Many causes of homelessness exist in South Africa, including structural, personal, and cultural factors. Of the structural causes of homelessness, housing shortage, unemployment, and rapid urbanization are some of the most pertinent. Housing is often unavailable, unaffordable, or inaccessible to the people who need it (Olufemi, 2000). According to the 2013 General Household Survey released by Statistics South Africa, 13.6% of the South African population lives in informal dwellings. Jobs are similarly difficult to find. The most recent estimate from Statistics South Africa indicates that the employment rate in the nation is 25% (Statssa.gov, 2015). Further, rapid urbanization intensifies these challenges in cities. Greater economic opportunity is present in cities; the 2010 General House Survey states that 53% of people were employed between the ages of 15 and 64 in South African metropolitan areas compared to 29% in the more rural, former Bantustan areas (Turok, 2012). As a result, many people move to cities in search of work and struggle to find it; the current unemployment rate in metropolitan areas is between 16 and 33% (Statssa.gov, 2015).
Not all of those impacted by South Africa’s structural challenges experience homelessness, thus personal circumstances also influence the state of homelessness. In their study of over 1,200 homeless individuals in South Africa, Cross and Seager determined that top reasons for heading to the streets included experiences with abuse and domestic violence, family problems, eviction, economic difficulties at home, and a search for independence or a better life (Cross & Seager, 2010).
Countless challenges affect the daily life of people who live on the street. According to a study by Moyo et al. (2015) of homeless people in Hillbrow, South Africa, common difficulties faced included violence, mistreatment by police, sexual abuse, and accessing proper healthcare. Additionally, Miriam Tembe (2015), a researcher participating in a homelessness research collaboration known as the Homeless Summit, observed that many street members have difficulty accessing food, sanitation, and safety. For example, Sharon, interviewed by Tembe (2015), discussed her situation saying, “I don’t have house, I don’t have fridge, and I don’t have money so I depend on people to give me food.” Another street person, John, explained that he manages the uncertainty of his homeless situation by sleeping outside a university building because “there are guards, we are safe with them” (cited in Tembe, 2015). These quotes reveal the difficulties homeless people face, and the struggles endured to obtain basic resources.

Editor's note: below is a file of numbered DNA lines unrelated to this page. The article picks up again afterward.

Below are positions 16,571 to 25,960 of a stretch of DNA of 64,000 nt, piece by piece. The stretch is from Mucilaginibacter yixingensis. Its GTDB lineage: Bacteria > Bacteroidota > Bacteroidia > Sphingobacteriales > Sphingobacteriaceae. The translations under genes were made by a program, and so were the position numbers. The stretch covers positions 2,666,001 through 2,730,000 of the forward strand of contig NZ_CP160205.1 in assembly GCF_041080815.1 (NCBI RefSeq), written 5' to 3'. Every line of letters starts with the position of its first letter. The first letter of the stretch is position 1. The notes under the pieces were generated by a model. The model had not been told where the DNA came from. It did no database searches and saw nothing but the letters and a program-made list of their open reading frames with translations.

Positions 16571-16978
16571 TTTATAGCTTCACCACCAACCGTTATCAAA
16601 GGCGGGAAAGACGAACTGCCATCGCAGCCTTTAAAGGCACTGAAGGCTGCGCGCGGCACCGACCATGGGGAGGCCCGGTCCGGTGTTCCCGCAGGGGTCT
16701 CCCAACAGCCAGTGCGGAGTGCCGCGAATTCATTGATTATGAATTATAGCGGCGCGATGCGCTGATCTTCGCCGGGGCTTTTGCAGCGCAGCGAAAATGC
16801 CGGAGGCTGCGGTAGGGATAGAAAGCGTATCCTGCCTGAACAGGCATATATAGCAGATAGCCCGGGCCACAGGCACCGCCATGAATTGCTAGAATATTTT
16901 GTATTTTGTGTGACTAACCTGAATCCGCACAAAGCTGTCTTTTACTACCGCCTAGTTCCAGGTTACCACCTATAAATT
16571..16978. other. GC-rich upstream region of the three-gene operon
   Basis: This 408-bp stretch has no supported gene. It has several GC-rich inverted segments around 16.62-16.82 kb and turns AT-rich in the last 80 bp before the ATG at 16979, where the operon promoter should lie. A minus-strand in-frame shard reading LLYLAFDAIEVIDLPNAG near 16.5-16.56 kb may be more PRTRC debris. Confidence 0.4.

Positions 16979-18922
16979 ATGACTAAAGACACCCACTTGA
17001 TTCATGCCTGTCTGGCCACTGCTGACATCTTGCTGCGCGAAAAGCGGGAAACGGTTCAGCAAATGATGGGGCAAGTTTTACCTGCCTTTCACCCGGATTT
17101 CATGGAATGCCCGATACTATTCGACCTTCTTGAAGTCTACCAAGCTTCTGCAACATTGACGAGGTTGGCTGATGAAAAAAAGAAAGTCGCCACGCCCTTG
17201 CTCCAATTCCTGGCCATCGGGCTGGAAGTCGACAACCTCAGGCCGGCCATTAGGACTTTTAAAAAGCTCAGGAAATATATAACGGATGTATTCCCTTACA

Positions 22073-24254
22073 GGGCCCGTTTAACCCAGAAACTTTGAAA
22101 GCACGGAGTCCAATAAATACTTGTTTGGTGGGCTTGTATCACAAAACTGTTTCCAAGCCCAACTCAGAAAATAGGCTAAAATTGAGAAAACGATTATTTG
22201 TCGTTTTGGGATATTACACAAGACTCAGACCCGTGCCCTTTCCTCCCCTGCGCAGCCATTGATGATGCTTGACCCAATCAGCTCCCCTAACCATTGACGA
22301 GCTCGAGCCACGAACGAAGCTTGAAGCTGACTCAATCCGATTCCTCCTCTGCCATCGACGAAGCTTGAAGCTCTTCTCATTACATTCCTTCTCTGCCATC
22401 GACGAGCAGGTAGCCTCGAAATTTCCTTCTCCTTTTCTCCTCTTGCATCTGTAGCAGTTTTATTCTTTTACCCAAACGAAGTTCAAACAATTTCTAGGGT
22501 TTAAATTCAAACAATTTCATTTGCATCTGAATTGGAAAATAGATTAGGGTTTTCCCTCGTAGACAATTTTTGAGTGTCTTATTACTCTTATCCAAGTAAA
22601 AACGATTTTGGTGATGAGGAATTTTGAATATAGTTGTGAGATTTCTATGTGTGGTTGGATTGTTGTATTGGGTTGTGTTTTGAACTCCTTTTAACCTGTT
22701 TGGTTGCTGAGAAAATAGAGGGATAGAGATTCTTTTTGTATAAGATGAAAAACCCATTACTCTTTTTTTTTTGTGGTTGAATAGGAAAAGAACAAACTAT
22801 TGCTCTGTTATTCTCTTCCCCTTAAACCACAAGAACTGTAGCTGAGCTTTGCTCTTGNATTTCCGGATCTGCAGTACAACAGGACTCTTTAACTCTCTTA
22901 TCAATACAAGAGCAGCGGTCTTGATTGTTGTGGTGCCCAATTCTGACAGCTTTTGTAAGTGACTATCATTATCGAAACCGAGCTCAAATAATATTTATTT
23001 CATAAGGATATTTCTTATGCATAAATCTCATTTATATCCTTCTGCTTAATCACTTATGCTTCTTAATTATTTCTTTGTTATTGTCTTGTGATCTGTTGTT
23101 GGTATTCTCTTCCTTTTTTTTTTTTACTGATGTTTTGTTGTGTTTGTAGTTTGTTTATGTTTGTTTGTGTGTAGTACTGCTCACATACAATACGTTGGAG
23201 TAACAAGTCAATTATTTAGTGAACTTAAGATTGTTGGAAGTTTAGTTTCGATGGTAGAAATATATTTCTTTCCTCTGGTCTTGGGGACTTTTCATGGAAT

Government policies and policing, while intending to benefit the public, can pose significant difficulties for the homeless, who in some fashion live outside the boundaries of society. For example, City Improvement Districts (CIDs), which are privately funded areas that receive additional security among other benefits in an effort to promote economic growth with the goal of making the space more attractive to suitable investors and safe for tourists and residents, restrict the movement of homeless individuals. CIDs work to remove the homeless and panhandlers from the streets. In the early 2000s, homeless people were commonly moved by private security vehicles and taken to other areas. More recently, several NGOs have worked with the local government to keep street people out of CID zones in a less forceful manner that involves working with street people to find an alternative location to reside in (Miraftab, 2007). Enforcement of these policies has varied over time and from place to place, but policies such as these have made life even more difficult for street people. This is a particular issue for the homeless in the city of Cape Town, South Africa, and the area surrounding Service Dining Rooms is part of the Cape Town Central City Improvement District (CCID)